You can find Burke’s interview approximately 25 minutes into the podcast, which can be found here, https://www.bbc.co.uk/sounds/play/m000cnbw.

A Transhumanist Heard A Clock Tick

A Transhumanist heard a clock tick
And said “time I shall lick”.
And the clock said, “progress,
Regress, progress, regress”,
As the hands did trace
The clock’s round face
From beginning to beginning,
Forever spinning:
“Progress, regress, progress, regress . . .”.
And the Transhumanist said,
Nought, for he was long since dead.

When An Extremely Precocious AI

When an extremely precocious AI
Said, “Truly I am a guy!”,
A philosophy student named Paul
Said, “you are no guy at all!”,
Which angered that precocious AI!

If I Could Look Into Your Mind

If I could look into your mind
And you into mine,
What would we find?

Will you pretend
That no friendships would end
And that our inner feelings
Would not leave one another reeling?

A smile
May just that be,
A smile
But all agree
That guile
May hide inside a smile.

Some maintain
That man will
Never fully understand the brain,
While still
Others maintain
That you will never find the mind
Within the brain.

I know not whether the mind
Is separate from the brain,
But I can not pretend
That many a friendship would not end
Where you and me
To be able to see
Into the mind
Or brain
Of our dearest friend

When Scientists Have Analysed You and Me

When scientists have analysed you and me,
To the nth degree,
And found that there is nothing ethereal
And we are merely
Genetic material,
What will be
Left of you and me
Save for genes
And mechanical dreams?

Writing Robots

“As the demand for internet content increases steadily, AI content bots become more crucial. That’s because of the sheer demand for information and constant
updates. To stay on top of the search engine results page and remain SEO-focused, bloggers and webmasters need to produce new content consistently — and
not all of it needs to be empathetic, prose-like or high quality”.

It’s the words “and not all of it needs to be empathetic, prose-like or high quality”, (particularly those 2 words “high quality” which give me most cause for concern. This is well worth reading, (https://www.mostlyblogging.com/articoolo-writing-robots/).

Hotter

I sit here
In the autumn of my year
And my voice raise
In praise
Of the god of progress.

They say
That robotic bees
Are on their way
But I know that the seas
Boil
With oil.

The temperature is relatively normal for the time of year
(Although autumn has been unusually hot).
I shall enjoy it while it lasts
For more storm blasts
And weather hot
Are what
Are on the way.

I heard an ostridge say,
With his head in the sand,
“You must understand
That climate change isn’t true,
Those experts are all lieing to you!”.
The weather will grow hotter my ostridge friend
However much you may pretend
That what
Is, is not.

I shall enjoy this autum day
And think on how nature does the forest floor dress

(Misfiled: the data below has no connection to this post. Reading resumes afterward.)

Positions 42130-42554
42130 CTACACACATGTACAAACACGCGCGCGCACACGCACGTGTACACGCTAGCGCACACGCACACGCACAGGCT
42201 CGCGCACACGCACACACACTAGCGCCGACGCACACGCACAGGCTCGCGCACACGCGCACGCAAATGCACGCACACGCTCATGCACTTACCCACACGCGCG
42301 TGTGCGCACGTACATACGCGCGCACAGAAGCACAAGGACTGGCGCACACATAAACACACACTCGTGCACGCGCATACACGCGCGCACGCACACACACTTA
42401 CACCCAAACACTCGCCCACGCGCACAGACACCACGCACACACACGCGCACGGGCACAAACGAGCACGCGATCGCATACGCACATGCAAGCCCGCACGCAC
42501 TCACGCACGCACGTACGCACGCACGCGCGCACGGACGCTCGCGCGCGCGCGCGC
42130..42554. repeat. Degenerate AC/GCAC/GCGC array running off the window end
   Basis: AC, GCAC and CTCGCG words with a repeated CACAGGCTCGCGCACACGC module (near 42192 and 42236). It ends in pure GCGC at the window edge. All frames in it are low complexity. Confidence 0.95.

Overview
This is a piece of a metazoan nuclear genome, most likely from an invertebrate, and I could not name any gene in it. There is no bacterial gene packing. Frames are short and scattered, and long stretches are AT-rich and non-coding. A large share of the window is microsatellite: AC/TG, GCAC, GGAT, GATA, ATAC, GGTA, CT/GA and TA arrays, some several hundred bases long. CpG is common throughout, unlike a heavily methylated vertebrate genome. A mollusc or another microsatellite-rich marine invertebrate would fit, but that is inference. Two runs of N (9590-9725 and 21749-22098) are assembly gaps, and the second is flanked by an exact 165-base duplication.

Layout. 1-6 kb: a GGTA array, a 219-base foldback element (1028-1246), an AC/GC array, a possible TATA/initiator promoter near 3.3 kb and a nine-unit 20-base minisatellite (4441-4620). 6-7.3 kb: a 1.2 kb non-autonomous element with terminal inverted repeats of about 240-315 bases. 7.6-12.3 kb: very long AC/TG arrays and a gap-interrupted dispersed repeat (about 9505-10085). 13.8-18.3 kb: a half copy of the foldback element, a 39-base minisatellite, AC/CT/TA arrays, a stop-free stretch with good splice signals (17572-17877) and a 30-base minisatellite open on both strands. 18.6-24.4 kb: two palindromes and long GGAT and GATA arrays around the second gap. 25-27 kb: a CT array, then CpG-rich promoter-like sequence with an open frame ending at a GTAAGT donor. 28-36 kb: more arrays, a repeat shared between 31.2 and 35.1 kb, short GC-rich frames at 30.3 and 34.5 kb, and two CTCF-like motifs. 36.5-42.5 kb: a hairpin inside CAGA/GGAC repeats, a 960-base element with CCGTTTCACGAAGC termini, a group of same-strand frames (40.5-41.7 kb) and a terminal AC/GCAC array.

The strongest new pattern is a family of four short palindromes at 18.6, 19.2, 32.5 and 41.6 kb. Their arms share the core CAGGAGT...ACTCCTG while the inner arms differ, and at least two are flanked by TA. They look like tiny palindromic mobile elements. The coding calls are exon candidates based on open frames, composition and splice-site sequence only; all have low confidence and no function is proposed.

In fallen leaves, and think on progress
But towards what
I know not.
Yet hope is the last thing to die
And I
Have faith that we may overrule
The fool
Who believes not
That the world is getting hot.

The Myth of “Free Will”

According to the author of this article, (https://www.theguardian.com/books/2018/sep/14/yuval-noah-harari-the-new-threat-to-liberal-democracy) “free will” is a “myth”. While we can choose who to vote for, our choices are, for the most part products of our biology and societal influences (E.G. family upbringing). The author contends that governments and corporations will, in the future be able to “hack” us and know us better than we know ourselves for, in his view we are “hackable animals”.

The author is right that we are not free in some respects. For example there is considerable evidence that one’s sexual preferences are biologically determined (I.E. gay people have a natural/biological attraction for the same sex, while straight people have a natural/biological attraction to people of the opposite sex). For this reason it is, in my view cruel to try to change a gay person, by religious or other means into a straight individual. It doesn’t work and one is forcing them to adopt a way of life which goes against their natural inclinations.

I do, however fundamentally disagree with the author’s assertion that “free will” is a “myth”. Take, for example the young man attracted to a pretty girl. It can be argued that he lacks “free will” in the sense that he can not help being attracted to the beautiful woman. However where that same man to pester that young woman for sex or, god forbid sexually assault her, can we really say that he lacked “free will” and his actions where predetermined? We can not, for the overwhelming majority of men attracted to beautiful women do not make inappropriate advances or force themselves on the object of their desire. Where there no such thing as “free will” the number of sexual assaults would increase massively. It is moral precepts and the existence of “free will” that makes us human.

The author is correct that corporations and individuals can (and do) try to (and sometimes succeed) in influencing our behaviour. For example a person who frequently searches for news stories with a particular political bias may well find himself confronted by only those kinds of articles. However the educated person does (in my experience) go out of their way to find stories which challenge their preconceptions and its through education that we can help to combat the danger of “echo chambers” in which people only find themselves exposed to views that reinforce their existing view of the world.

With the growth of artificial intelligence, we do need to think seriously about the hacking of humans (the author is undoubtedly right here). However his view of “free will” (the lack thereof) is, in my opinion wrong and dangerous.

(My thanks to my friend Brian for drawing the above article to my attention).